• There are supplements to support nearly every body system.
  • They can help correct nutritional deficiencies.
  • They can help the body absorb nutrients.

 

4.  What Is the Best Way to Use Supplements?

There are several different varieties of supplement formulations. Some come in powder, capsules, sprinkle capsules, gels, paste, or tablets, to name a few. Most supplements are administered orally.

 

5. What Kind of Controversy or Precautions Are There for Using Supplements?

Most supplements are considered nutraceuticals, meaning they are products derived from plants that claim a health benefit. The FDA regulates nutraceuticals as food instead of under the drug and pharmaceutical category. They should be administered under the direction of a veterinarian.

 

The Best Cat Carriers for Nervous Cats

Black and white cat sticking its head out of a dark greenish-bluish and light tan cat carrier. A woman is touching the cat with her left hand on the cat's neck

 

Choosing the Right Carrier for a Nervous Cat

If traveling with your cat falls under the category of “worst idea imaginable,” it might be time to invest in a new cat carrier.

Now, nothing will have your cat jumping eagerly at the door, begging for a car ride, but choosing one of the best cat carriers for nervous cats can make any cat-accompanied trip much more enjoyable.

Don’t believe me? Reading this article might change your mind!

1.  Best Overall for Nervous Cats: Amazon Basics Two Door Top Load Hard Sided Pet Travel Carrier

AmazonBasics Two-Door Top-Load Hard-Sided Pet Travel Carrier
Simple, hard-sided carrier that is durable and easy to assemble.

Two-doors, with a top entry option to making loading easier.

This cat carrier from Amazon Basics is just that-basic. Which when it comes to nervous cats, sometimes the simpler things are, the better.

This hard-sided carrier is meant to stand up to scratchers and clawers, and the front metal door will keep errant paws from causing trouble.

This carrier comes in two sizes, a 19″ and a 23″ length so that you can accommodate any size kitty. The larger carrier is convenient for placing a comfortable bed, while the smaller size may help your fraidy cat feel more confined and secure.

For cats that are more nervous with loading in a carrier, the Amazon Basics features two doors, one at the front and one on top so that you and your cat can choose which one is more comfortable.

The top door also opens to either the left or the right, again adding convenience. This carrier comes apart in the middle so that the top can be lifted off in case you have a nervous cat that doesn’t want to come out once they go in.

But don’t worry, it secures with latches and screws when you don’t want it to come apart.

Always be sure to securely latch the top door as it also serves as the carrying handle and can come open when you lift it if you’re not careful. This is especially a problem when carrying multiple kitties or cats on the heavier side.

Pros

  • Durable
  • Easy to Use
  • Two-door access
  • Inexpensive

Cons

  • Top door may come open when lifted
  • Not as comfortable as a soft-sided carrier

 

2.  Easiest Storage: SportPet Designs Foldable Travel Cat Carrier

SportPet Designs Foldable Travel Cat Carrier - Front Door Plastic Collapsible Carrier, Gray and Tan, Medium (Pack of 1)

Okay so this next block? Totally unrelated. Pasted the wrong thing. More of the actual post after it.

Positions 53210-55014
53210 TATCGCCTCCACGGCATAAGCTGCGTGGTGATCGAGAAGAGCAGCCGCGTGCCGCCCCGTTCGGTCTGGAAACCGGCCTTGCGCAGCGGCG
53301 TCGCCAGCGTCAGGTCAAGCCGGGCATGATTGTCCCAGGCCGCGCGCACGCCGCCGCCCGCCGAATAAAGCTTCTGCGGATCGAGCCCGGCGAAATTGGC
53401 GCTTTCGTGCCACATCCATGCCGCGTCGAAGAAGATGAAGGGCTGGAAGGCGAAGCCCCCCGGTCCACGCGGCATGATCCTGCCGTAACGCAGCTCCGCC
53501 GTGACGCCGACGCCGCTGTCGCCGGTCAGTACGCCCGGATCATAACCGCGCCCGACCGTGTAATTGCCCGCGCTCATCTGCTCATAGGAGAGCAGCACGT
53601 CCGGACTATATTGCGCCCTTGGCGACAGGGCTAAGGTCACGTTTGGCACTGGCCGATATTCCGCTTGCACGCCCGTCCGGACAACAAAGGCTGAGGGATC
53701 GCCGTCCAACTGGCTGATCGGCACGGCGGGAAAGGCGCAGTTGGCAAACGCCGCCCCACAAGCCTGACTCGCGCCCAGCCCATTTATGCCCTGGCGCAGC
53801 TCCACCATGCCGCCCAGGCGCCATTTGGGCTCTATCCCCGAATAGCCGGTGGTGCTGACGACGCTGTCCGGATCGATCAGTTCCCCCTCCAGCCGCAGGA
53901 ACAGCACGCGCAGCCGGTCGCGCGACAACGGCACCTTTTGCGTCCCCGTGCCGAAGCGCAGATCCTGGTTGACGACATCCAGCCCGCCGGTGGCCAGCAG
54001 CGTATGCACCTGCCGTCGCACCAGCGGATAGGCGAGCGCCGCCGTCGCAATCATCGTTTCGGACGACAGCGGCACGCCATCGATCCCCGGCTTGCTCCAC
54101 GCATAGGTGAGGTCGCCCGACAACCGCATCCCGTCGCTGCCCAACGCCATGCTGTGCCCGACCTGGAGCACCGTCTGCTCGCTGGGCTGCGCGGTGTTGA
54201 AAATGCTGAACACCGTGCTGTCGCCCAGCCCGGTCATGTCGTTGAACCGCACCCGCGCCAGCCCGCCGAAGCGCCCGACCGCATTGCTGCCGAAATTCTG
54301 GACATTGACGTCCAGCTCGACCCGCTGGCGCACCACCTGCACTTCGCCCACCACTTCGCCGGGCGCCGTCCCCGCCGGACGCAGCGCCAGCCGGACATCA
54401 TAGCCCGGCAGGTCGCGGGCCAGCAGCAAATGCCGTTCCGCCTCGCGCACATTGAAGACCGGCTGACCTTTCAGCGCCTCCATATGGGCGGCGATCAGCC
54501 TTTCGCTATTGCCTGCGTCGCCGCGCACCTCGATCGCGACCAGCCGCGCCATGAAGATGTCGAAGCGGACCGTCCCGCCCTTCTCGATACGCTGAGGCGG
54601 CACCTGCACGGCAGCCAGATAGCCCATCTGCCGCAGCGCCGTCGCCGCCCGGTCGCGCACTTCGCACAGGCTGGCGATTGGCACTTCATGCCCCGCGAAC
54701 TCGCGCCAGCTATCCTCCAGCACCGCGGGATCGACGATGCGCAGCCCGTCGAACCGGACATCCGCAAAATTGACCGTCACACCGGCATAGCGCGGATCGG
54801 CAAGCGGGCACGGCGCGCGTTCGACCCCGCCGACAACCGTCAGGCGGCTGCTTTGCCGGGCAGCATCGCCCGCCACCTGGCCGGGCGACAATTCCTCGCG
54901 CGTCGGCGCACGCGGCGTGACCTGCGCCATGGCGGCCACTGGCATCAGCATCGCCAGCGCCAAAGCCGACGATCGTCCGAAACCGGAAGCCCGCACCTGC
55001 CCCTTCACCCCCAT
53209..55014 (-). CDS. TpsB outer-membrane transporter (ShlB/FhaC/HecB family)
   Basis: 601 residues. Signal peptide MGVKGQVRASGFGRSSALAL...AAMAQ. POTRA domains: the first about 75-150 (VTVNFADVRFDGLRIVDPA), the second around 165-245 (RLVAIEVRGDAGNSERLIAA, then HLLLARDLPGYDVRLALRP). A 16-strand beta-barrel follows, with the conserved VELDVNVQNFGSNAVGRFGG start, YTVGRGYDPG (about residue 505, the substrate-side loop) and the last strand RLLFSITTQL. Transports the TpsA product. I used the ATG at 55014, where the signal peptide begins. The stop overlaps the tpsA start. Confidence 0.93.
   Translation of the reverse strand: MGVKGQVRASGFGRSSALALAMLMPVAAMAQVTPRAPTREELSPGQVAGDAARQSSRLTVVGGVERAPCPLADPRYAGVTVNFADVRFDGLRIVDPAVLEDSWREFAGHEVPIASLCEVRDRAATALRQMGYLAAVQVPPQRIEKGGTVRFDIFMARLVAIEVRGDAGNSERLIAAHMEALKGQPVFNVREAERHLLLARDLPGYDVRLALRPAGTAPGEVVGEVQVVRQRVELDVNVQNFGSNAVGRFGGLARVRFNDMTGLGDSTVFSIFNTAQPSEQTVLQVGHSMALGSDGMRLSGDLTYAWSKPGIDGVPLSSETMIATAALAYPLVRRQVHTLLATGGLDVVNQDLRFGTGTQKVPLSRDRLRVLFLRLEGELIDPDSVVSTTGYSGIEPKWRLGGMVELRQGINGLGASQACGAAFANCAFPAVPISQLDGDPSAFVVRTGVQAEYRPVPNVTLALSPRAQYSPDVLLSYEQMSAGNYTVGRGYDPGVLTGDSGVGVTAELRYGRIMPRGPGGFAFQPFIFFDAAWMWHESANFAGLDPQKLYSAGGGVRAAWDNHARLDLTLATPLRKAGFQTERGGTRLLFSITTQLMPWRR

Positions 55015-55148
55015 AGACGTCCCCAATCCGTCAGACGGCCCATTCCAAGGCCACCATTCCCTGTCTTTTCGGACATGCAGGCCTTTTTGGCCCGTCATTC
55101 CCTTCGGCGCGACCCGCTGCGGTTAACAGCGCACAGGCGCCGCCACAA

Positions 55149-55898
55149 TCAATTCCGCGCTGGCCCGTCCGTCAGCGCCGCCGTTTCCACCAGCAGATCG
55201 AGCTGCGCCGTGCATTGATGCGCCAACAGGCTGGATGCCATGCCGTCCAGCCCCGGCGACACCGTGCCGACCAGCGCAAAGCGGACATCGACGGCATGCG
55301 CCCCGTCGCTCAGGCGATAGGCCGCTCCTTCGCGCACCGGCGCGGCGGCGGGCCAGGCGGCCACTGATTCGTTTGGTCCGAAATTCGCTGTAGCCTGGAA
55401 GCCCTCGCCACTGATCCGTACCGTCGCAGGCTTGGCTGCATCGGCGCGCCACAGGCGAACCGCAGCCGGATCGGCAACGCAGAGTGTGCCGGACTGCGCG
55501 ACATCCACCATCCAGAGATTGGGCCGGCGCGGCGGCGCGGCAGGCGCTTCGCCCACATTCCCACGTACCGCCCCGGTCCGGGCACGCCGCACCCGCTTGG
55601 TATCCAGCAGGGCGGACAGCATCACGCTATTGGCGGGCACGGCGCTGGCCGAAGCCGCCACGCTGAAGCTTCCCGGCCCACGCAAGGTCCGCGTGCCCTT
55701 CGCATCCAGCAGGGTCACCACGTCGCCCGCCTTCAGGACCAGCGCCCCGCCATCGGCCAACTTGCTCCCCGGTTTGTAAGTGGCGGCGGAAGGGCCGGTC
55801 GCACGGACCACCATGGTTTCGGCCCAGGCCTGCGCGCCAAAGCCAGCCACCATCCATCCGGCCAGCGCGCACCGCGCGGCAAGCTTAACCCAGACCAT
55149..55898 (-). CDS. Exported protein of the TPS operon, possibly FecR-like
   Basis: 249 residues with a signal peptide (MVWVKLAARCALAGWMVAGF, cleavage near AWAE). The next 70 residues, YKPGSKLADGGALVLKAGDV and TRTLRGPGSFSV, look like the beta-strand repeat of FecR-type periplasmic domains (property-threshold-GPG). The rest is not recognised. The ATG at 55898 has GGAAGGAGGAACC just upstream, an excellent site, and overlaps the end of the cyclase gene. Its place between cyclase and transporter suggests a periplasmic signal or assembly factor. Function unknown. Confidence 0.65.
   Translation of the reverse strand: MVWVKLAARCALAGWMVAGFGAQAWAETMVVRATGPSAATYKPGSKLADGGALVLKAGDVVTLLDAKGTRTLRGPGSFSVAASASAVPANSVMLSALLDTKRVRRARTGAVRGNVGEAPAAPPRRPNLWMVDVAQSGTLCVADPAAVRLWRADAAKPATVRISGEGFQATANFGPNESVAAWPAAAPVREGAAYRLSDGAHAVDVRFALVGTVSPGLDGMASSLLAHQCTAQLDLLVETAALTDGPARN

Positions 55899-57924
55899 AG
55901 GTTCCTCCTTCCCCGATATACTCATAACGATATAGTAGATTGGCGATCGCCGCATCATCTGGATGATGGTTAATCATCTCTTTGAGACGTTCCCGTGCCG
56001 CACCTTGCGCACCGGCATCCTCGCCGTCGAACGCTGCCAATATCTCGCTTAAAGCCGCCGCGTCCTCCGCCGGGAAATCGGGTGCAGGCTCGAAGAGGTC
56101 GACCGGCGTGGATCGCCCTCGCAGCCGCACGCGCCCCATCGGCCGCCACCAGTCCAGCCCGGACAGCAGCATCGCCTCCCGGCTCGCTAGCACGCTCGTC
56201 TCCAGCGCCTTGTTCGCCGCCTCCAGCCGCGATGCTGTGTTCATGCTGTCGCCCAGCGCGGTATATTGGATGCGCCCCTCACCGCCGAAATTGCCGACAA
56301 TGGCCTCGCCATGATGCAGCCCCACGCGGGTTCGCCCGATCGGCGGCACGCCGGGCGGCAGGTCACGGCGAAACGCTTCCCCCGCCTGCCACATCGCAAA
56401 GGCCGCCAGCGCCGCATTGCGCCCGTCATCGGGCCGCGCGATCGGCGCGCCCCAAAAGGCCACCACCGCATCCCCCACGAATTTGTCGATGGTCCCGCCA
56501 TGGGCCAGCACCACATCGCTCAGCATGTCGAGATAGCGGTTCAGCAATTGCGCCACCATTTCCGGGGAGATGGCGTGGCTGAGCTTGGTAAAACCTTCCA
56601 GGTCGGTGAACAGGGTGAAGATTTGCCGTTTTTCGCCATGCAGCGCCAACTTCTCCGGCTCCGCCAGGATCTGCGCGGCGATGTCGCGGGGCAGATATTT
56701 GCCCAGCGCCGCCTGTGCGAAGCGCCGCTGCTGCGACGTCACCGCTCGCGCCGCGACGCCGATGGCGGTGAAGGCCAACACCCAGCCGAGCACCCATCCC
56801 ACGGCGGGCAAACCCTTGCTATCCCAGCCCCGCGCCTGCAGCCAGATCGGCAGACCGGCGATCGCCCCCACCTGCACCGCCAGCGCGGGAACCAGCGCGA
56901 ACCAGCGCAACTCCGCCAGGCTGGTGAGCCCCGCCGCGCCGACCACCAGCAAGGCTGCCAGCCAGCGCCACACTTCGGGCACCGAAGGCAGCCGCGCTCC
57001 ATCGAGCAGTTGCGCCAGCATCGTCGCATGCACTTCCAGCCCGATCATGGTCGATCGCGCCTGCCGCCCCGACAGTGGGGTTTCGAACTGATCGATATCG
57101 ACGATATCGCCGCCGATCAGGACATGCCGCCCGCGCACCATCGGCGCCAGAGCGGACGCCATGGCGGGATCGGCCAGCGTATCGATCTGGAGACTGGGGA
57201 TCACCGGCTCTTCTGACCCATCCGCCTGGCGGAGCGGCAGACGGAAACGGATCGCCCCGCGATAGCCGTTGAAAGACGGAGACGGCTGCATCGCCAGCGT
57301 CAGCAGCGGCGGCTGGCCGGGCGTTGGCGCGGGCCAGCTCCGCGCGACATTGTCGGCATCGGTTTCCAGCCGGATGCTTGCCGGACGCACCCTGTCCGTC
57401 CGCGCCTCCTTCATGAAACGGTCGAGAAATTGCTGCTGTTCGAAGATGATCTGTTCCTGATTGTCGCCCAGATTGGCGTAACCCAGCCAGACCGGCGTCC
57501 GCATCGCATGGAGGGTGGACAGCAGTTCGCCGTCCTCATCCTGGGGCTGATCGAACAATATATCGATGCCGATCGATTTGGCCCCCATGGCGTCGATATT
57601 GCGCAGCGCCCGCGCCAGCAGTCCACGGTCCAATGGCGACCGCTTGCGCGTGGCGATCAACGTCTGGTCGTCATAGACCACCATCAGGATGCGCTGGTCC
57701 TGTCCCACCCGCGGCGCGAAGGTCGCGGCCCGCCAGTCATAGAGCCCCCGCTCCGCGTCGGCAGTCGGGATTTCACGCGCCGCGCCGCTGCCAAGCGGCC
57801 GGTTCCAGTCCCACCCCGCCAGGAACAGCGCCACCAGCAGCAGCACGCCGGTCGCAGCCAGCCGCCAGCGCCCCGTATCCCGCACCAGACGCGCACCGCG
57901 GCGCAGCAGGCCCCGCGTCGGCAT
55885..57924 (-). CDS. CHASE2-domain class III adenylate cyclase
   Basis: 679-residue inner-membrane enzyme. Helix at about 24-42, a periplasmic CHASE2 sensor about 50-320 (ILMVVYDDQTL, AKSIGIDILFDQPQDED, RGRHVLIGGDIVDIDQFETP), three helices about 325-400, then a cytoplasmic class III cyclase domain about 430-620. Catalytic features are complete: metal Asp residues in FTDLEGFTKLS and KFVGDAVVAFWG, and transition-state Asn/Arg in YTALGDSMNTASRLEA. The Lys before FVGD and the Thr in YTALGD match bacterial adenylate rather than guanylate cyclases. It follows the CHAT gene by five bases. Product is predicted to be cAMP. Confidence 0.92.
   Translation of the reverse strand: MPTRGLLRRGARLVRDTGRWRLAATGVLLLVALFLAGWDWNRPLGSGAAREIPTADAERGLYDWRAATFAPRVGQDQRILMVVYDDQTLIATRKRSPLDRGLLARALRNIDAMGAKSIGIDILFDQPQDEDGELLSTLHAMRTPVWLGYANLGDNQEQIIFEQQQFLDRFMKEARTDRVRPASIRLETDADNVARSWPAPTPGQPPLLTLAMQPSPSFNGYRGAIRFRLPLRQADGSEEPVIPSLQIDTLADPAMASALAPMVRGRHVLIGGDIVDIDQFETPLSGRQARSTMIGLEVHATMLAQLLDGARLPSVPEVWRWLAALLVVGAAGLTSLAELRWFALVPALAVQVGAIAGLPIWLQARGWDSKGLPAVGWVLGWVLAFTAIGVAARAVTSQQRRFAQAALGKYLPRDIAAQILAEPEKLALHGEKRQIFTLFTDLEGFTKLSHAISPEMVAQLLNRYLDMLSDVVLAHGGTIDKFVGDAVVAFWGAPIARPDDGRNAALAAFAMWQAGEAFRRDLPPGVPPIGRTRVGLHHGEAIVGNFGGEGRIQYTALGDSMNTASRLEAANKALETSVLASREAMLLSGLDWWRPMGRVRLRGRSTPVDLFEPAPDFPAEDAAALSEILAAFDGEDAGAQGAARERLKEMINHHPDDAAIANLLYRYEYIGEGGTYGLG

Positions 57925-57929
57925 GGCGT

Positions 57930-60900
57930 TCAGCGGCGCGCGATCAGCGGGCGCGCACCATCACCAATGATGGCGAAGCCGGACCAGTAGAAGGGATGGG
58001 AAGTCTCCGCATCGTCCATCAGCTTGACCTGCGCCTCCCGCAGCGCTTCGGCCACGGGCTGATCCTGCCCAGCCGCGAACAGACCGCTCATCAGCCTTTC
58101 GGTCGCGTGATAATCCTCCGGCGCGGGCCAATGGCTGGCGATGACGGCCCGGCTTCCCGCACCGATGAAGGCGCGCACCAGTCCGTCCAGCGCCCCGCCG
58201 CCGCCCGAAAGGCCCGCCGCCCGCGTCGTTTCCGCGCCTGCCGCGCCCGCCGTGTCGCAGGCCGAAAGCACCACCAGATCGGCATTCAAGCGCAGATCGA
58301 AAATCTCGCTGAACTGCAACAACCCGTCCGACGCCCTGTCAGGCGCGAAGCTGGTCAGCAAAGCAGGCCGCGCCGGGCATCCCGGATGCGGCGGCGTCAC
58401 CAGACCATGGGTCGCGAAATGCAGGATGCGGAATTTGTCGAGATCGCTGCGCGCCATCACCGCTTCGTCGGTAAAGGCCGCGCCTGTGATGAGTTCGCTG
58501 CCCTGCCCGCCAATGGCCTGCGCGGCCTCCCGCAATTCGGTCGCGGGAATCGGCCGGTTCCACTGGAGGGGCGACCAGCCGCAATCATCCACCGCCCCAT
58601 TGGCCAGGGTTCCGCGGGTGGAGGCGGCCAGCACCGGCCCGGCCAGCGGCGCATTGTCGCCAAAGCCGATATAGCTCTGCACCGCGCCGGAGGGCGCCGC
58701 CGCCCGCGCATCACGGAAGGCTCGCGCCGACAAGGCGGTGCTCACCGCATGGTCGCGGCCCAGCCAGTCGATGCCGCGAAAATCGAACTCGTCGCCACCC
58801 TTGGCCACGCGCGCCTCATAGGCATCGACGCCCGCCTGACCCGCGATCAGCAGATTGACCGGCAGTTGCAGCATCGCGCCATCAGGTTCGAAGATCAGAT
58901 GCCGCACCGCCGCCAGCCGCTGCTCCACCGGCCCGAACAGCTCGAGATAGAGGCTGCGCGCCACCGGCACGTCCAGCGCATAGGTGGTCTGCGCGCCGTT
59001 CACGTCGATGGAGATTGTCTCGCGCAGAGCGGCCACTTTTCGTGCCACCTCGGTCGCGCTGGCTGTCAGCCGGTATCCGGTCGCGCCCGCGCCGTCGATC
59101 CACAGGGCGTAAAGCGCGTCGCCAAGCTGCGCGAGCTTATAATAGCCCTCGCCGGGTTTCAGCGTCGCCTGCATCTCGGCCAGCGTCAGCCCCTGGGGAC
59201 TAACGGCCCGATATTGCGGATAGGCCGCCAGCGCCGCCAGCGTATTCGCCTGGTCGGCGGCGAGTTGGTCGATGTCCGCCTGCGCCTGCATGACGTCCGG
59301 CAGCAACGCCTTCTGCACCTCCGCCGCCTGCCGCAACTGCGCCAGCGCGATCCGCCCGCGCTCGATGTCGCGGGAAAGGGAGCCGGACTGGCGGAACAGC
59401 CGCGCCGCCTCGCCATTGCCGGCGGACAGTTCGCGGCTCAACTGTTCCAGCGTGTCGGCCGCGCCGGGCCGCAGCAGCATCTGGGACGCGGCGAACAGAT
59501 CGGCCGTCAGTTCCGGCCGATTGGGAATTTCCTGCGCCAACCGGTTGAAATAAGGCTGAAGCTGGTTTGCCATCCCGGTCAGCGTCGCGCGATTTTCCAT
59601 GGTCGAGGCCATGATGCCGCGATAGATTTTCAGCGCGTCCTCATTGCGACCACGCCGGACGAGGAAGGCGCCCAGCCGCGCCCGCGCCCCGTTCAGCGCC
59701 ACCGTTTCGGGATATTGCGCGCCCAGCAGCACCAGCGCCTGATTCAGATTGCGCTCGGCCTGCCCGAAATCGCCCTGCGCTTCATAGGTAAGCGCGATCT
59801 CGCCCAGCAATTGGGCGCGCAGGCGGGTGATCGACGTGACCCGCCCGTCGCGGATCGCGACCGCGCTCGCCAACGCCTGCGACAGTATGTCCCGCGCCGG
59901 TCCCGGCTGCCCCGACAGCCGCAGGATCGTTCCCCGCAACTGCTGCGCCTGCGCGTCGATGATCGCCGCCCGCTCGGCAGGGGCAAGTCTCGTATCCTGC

Durable, easy to clean, and can fold down for easier storage.

Can accommodate pets up to 25 pounds.

This unique carrier from SportPet features a triangular shape, rather than the more common rectangle. This shape is what makes a hard-sided cat carrier foldable for more convenient storage.

The shape also makes it easier to fit on the floor of your car. While it might seem like a triangular carrier wouldn’t be as comfortable for your kitty, this one is large enough for a smaller cat to stand or sit up as well as sprawl out. This carrier can hold cats up to 25 pounds!

The SportPet Designs Foldable Cat Carrier only has one door, but that door takes up nearly all of the carrier’s side, making it large enough to load even nervous cats conveniently. There is also plenty of holes for ventilation or for your cat to see out. The plastic sides are durable to stand up to any rough and tumble as well as persistent claws.

Since this carrier can fold for storage, always be sure that the sides and door are secured before trusting your kitty inside. A cat escape issue can occur if this carrier isn’t correctly latched when reassembled.

Pros

  • Easy storage
  • Unique shape for more convenient stowing
  • Durable plastic for easy cleanup

Cons

  • Needs reassembling if folded
  • Cats can escape if walls aren’t properly latched

 

3.  Most Versatile: PetLuv Happy Cat Premium Cat Carrier

PetLuv Happy Cat Premium Cat Carrier Soft Sided Foldable Top & Side Loading Pet Crate
Optimal ventilation cat carrier with four access panels and adjustable shoulder straps for more comfortable transport.

Adjustable seatbelt loops, locking zippers, and reinforced seams makes it a good carrier for traveling by car.”]

For cats whose nervousness makes them difficult to load, the PetLuv Happy Cat Premium Carrier offers four access options. All four sides double as doors should you need them to coax your nervous kitty in or out.

These four doors are made of rubber mesh so that this carrier feels more open for those claustrophobic or curious felines. It also has roll-down solid curtains should your cat want some privacy.